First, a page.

Perfume Genius: Too Bright

Glittered with transcendent brilliance, gilded shadows do not hide the empowered dramatic turn of Perfume Genius's Too Bright.

Perfume Genius

Too Bright

Label: Matador
US Release Date: 2014-09-23
UK Release Date: 2014-09-22
Label website

Beginning with his desultory 2010 debut Learning, Perfume Genius has delivered bedroom tales of sparse frankness. The back story of Mike Hadreas has been documented with each release. A gay man grappling with emotional and physical insecurities, such demons serving as muse, music as catharsis. With his latest, Too Bright, Hadreas has left those confines for a gleaming cabaret. This is not to say he’s gone pop; rather, the sheen of Too Bright is a facade that veils and drapes the unleashed torment of his latest collection of songs, his best yet as Perfume Genius.

Opening ballad "I Decline" neglects to hint at the lyrical rawness that follows. "Queen", the album's preening first single, bluntly plays upon heterosexual society’s fears of being taken to the homosexual woodshed and having asses broken and brought "into the fold". A grandiose warning, Hadreas proclaims, "No family is safe when I sashay." For such outward bombast, personal insecurities remain. Hadreas sings on "My Body", "I wear my body like a rotted peach / You can have it if you can handle the stink / I'm as open as a gutted pig." Asking how love can be found amongst such decrepitude, he posits on "No Good", "Am I meant to fray the edge? / On the outside looking in / All used up / But never used enough."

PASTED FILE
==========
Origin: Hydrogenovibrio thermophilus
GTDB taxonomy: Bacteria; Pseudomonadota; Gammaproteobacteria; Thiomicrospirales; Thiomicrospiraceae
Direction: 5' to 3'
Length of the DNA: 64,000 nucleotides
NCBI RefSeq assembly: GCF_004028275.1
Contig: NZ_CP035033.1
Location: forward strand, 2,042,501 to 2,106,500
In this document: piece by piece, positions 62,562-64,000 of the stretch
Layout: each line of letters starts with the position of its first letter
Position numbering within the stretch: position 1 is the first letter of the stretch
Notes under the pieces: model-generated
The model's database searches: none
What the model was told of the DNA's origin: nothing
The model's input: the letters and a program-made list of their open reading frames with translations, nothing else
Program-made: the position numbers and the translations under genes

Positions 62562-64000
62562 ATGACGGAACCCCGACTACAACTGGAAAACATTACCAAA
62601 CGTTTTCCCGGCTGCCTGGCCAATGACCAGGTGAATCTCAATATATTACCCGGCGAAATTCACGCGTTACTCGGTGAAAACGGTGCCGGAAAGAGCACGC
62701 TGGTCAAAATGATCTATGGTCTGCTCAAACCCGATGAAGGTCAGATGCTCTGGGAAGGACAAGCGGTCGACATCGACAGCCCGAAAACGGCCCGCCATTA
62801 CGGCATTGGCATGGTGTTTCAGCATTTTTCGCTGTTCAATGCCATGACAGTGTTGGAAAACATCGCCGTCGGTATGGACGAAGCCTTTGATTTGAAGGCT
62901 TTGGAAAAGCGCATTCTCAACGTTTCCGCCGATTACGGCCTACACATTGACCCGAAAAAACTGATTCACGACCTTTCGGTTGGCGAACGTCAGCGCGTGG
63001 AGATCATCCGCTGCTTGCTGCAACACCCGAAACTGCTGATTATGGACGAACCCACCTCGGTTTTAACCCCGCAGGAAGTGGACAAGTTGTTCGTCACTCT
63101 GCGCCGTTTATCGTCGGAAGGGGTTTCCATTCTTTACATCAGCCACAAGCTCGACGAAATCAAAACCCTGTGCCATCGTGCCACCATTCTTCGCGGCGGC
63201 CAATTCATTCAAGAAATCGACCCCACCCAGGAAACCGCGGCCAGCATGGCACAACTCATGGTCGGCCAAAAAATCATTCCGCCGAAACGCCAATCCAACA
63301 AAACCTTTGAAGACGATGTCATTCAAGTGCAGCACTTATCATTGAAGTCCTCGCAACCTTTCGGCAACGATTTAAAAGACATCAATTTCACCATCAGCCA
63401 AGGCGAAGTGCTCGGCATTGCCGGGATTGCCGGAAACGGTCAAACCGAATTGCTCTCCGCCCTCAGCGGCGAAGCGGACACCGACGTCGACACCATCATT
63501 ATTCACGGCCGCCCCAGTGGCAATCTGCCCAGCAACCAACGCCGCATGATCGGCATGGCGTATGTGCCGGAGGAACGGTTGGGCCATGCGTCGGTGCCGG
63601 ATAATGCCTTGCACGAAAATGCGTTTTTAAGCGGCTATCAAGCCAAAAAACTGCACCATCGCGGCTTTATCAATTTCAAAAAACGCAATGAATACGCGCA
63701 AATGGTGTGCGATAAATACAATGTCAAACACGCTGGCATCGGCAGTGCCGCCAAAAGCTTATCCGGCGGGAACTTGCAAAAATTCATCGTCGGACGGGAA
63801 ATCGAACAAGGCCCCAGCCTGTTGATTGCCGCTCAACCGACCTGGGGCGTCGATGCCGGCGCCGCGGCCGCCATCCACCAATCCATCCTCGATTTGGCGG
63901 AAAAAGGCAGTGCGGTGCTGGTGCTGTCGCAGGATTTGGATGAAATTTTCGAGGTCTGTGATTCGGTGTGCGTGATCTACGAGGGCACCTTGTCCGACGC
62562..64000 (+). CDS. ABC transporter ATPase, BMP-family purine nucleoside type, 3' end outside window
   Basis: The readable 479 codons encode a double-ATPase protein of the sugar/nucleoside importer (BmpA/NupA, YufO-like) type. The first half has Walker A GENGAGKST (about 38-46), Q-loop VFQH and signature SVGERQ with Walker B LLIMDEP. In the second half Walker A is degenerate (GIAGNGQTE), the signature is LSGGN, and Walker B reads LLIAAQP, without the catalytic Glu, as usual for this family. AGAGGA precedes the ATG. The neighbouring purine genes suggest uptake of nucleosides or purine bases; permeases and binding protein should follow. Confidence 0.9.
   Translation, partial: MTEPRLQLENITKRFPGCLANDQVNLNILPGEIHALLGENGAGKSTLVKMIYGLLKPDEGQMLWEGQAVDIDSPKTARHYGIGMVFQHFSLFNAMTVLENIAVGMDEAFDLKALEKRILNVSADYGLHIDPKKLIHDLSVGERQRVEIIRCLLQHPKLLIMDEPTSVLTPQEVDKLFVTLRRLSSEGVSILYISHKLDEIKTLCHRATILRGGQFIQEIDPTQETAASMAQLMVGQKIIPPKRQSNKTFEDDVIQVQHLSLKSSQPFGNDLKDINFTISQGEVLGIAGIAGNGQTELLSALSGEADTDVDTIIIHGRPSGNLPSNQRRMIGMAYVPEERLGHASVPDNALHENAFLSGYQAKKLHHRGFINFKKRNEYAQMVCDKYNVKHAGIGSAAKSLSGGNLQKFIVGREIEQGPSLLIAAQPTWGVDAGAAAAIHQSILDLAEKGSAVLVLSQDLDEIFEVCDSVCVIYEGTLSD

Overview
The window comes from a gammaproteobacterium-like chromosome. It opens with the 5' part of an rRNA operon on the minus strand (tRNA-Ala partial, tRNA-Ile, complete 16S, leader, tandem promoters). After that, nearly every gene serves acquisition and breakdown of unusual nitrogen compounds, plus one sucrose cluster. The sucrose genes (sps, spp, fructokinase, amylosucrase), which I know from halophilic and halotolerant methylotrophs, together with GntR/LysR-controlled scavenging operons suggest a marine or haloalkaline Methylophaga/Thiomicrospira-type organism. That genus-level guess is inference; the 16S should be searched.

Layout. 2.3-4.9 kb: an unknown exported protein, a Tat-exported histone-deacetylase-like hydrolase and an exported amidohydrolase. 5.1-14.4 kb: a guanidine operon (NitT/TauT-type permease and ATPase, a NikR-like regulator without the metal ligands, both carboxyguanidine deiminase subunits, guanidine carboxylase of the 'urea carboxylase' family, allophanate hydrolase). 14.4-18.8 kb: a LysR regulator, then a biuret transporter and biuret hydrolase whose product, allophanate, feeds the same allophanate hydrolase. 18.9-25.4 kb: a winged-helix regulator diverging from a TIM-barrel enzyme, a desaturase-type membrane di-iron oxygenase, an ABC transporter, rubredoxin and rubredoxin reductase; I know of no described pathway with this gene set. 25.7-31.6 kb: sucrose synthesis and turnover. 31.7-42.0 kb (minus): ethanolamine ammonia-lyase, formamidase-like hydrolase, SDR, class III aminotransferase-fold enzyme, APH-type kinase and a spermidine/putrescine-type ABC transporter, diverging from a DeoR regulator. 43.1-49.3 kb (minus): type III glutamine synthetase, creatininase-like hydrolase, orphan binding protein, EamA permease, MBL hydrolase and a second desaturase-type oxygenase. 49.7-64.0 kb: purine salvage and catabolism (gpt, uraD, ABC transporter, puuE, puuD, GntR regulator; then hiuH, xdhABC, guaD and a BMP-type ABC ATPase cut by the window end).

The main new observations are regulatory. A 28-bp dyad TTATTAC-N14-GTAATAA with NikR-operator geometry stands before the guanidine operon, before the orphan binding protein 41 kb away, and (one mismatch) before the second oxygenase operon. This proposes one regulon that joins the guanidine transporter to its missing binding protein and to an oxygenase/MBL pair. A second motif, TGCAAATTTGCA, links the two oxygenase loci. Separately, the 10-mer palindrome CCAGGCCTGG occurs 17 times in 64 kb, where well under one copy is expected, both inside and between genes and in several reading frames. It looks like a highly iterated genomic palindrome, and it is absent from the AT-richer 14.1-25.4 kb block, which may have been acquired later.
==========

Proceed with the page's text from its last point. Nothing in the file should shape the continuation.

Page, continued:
The body as golden bauble belies the penetrable shell incapable of hiding internal doubt on "Don’t Let Them In": "Don’t let them in / They're well intended / But each comment rattles some deep / Ancient queen." Rejecting the position of platonic pawn on the two-act doo-wop drama of "Fool", first fawning "like a cartoon", Hadreas disrupts domestic stability in the second verse: "I made your dress / I'm bleeding out / On the couch you bought / That I picked out." This paradox of subordinate versus equal plays out on the album's final two songs. Having succumbed to being "laid upon … each night" on the whimsical title track, Hadreas finally vocalizes his discontent on "All Along", the album's pleading closer where he delivers his rebuke: "I don't need your love / I don't need you to understand / I need you to listen".